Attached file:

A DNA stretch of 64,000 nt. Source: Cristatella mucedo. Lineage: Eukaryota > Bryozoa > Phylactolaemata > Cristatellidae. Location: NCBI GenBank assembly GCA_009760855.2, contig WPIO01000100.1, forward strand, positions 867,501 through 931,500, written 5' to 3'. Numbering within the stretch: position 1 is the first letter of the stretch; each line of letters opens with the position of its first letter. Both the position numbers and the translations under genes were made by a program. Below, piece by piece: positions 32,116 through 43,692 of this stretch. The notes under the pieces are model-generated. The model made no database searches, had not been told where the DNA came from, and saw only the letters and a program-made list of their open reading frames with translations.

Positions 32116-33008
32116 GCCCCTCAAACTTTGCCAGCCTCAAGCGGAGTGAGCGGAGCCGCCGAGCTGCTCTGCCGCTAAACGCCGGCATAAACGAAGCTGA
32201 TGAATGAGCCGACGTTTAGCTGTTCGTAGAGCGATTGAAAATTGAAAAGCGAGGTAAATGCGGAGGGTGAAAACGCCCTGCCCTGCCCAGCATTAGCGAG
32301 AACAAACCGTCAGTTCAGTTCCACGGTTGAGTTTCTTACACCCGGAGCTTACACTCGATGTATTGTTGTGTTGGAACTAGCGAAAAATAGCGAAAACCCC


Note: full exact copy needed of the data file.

A DNA stretch of 64,000 nt. Source: Cristatella mucedo. Lineage: Eukaryota > Bryozoa > Phylactolaemata > Cristatellidae. Location: NCBI GenBank assembly GCA_009760855.2, contig WPIO01000100.1, forward strand, positions 867,501 through 931,500, written 5' to 3'. Numbering within the stretch: position 1 is the first letter of the stretch; each line of letters opens with the position of its first letter. Both the position numbers and the translations under genes were made by a program. Below, piece by piece: positions 32,116 through 43,692 of this stretch. The notes under the pieces are model-generated. The model made no database searches, had not been told where the DNA came from, and saw only the letters and a program-made list of their open reading frames with translations.

Positions 32116-33008
32116 GCCCCTCAAACTTTGCCAGCCTCAAGCGGAGTGAGCGGAGCCGCCGAGCTGCTCTGCCGCTAAACGCCGGCATAAACGAAGCTGA
32201 TGAATGAGCCGACGTTTAGCTGTTCGTAGAGCGATTGAAAATTGAAAAGCGAGGTAAATGCGGAGGGTGAAAACGCCCTGCCCTGCCCAGCATTAGCGAG
32301 AACAAACCGTCAGTTCAGTTCCACGGTTGAGTTTCTTACACCCGGAGCTTACACTCGATGTATTGTTGTGTTGGAACTAGCGAAAAATAGCGAAAACCCC